Final: Steelers 21, Patriots 28

Season recap

  • Week 1: 7-9
  • Week 2: 10-6
  • Week 3: 8-8
  • Week 4: 8-7
  • Week 5: 7-7
  • Week 6: 12-3
  • Week 7: 10-5
  • Week 8: 7-6
  • Week 9: 8-5
  • Week 10: 7-7
  • Week 11: 12-2
  • Week 12: 12-4
  • Week 13: 10-5
  • Week 14: 9-7
  • Week 15: 12-4
  • Week 16: 9-7
  • Week 17: 11-5
  • Wild Card: 4-0
  • Divisional: 3-1
  • Season: 166-98

2016 NFL Divisional Round Predictions

I always say the divisional round is my favorite weekend of the NFL year. My past reasoning was that we get four playoff games matching the (typically) best teams of the season against four teams coming off a playoff win. However, it is a round where home-field advantage is the strongest, with the home team winning over 71 percent of the time compared to 63 percent in the Wild Card and 66 percent in the Conference Championship Game.

This week I figured out the real reason I think I love this weekend: the despair. While 2017 has gotten off to a pretty incredible start for me personally, I am a pessimistic person. So the cynic in me just loves to focus on the games where the home team choked in the divisional round. The dream seasons that died in an instant. While the other rounds have so many notable classic playoff moments, the divisional round is probably best known for epic home chokejobs. Think of Red-Right 88, 1996 Jaguars-Broncos, 2005 Steelers-Colts, 2007 Giants-Cowboys, 2010 Jets shocking New England, Rahim Moore on Jacoby Jones, etc. You remember the moments when the home team did not come through.

You can pretty much count on one home team to lose this weekend, but I think we have three fantastic games that could go either way, and one piece of shit to endure.

Seattle at Atlanta

Maybe he’s not dominating the headlines just because he is Matt Ryan, but I don’t think any other player is under more pressure to perform well this week. Ryan’s 1-4 in the playoffs, and the lone win was a home game against the Seahawks in 2012. That came on a late game-winning drive after Atlanta blew a 27-7 4Q lead. The Seahawks are tough, and #AllRussellWilsonGamesEndUpCloseEventually. Of course, you don’t know which Seattle team will show up anymore, and the offense has really struggled on the road. I still think Jimmy Graham and Doug Baldwin, combined with Wilson’s scrambling and playmaking are enough to give this Atlanta D some fits. I also think C.J. Prosise could be a big boost if he makes his return from injury, because receiving backs have been very productive against the Falcons’ young defense this season. But this game is really about Ryan continuing his MVP season — at least 7.91 YPA in every game — against a defense that dearly misses Earl Thomas. It’s also a scheme that Dan Quinn knows well, and it’s a defense that Ryan has had some of the best success against over the last six years.

I really wanted a rematch of this one after the Week 6 game ended, a game where I think DPI was clearly missed on Seattle that could have led to a Matt Bryant game-winning field goal. The fact that Atlanta hit big plays and got Julio Jones heavily involved in Seattle with Earl Thomas active is a good sign that the Falcons can have success again on offense. They’ll have to I think, because I see Wilson putting up at least 24 on this D in what could be the highest-scoring game this weekend. The Seahawks will be thankful for the start time not being 10:00 A.M. PST, but I think Atlanta gets off to a good start and puts the pressure on Seattle to play from behind, which can help Vic Beasley and the pass rush get through Seattle’s known weakness: the OL.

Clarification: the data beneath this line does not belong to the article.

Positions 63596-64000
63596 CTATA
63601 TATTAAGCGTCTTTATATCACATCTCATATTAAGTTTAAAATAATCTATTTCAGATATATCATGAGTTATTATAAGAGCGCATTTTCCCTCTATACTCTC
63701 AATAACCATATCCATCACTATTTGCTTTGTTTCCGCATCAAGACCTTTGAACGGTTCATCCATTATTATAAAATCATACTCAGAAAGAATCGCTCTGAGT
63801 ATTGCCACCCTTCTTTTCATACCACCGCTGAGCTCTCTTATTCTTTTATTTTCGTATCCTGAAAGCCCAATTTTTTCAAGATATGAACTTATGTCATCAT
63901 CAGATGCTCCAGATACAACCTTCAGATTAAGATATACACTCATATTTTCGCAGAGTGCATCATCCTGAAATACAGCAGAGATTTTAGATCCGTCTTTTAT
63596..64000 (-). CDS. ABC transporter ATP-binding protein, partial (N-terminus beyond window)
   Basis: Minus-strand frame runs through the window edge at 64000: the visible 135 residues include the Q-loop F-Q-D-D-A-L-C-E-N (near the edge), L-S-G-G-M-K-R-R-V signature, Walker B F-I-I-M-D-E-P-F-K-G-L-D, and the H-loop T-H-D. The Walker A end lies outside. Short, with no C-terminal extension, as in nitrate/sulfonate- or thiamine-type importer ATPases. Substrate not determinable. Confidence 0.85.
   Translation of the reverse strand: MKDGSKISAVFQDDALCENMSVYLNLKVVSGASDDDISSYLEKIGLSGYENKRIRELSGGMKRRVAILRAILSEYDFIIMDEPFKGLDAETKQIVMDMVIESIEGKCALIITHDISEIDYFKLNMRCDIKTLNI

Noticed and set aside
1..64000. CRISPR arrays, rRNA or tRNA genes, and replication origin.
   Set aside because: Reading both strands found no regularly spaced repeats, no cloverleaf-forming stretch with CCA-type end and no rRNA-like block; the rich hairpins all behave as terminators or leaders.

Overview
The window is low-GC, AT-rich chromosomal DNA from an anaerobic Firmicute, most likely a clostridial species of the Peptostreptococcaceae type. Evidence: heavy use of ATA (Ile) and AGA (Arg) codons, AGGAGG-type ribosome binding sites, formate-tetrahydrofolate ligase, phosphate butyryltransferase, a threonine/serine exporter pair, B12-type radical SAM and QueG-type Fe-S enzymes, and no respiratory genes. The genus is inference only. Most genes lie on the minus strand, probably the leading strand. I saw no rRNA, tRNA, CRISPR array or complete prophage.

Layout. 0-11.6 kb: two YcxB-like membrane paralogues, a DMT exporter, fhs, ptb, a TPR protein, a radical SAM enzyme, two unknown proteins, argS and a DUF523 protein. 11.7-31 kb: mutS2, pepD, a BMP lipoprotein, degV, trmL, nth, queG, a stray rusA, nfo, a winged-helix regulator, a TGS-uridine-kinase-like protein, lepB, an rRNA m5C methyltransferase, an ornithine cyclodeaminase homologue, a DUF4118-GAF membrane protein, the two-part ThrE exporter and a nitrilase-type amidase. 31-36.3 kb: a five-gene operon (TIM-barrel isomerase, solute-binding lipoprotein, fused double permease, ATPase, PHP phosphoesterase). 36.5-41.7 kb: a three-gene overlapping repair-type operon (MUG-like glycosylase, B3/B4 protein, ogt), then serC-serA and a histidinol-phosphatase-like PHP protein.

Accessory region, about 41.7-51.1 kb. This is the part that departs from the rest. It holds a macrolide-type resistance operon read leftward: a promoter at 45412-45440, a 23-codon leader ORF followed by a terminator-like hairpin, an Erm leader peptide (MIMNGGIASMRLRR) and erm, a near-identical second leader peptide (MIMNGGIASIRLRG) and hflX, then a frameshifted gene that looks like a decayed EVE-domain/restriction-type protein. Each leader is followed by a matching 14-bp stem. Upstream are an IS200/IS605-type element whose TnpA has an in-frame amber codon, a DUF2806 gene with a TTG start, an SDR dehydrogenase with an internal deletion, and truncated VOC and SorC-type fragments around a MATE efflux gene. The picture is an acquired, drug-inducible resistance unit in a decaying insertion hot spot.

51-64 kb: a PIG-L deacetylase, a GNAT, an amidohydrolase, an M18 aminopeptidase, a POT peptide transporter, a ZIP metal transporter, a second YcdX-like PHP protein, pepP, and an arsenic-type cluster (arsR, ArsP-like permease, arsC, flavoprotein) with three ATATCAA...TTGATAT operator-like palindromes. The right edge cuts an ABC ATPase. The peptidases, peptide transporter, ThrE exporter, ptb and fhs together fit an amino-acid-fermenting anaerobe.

Final: Seahawks 24, Falcons 30

Houston at New England

Usually when you watch a playoff game, you can at least think of a feasible way for the underdog to win. In this one, I can’t think of any way Houston wins this game that wouldn’t involve a total fluke or some massive chokejob by the Patriots. Bill Belichick is not going to have his team put up a no-show performance either. This isn’t so much about New England’s greatness, because I don’t think this team is better than the 2014 and 2015 versions, especially without Rob Gronkowski available, but this is about how bad Houston is.

9-7? DOESN’T MATTER, BRIAN. YOU PLAYED IN THE AFC SOUTH

PLAYOFF WIN? DOESN’T MATTER BRIAN, YOU GOT THE OVERRATED RAIDERS WITH CONNOR COOK PISSING HIS PANTS

But you can see how this would satisfy the requirements to be the biggest NFL upset since the 1970 merger if Houston did win.

HOW DO YOU LOSE TO A TEAM THAT JACOBY BRISSETT BEAT 27-0 IN HIS FIRST START?

Oh, it would be hilarious to see Brock Osweiler move to 2-0 against Tom Brady, knocking him out at home before he turns 40 in what looks like a cakewalk Super Bowl year for this team. But how the hell does it happen? Jadeveon Clowney and Whitney Mercilus would have to completely dominate this game and get multiple turnovers from Brady much the way the Ravens did in the 2009 AFC Wild Card game. I doubt that happens. I also don’t see how Houston scores more than 14 points, and that might be kind. They were already shutout in this building once this year.

I expect the Patriots to lead by 17+ points at some point in this game, but I’m not sure they cover. Garbage-time scores count too, folks.

Final: Texans 16, Patriots 31

Green Bay at Dallas

Reminder: the Dallas Cowboys, America’s Team, has not been to the NFC Championship Game since the 1995 season.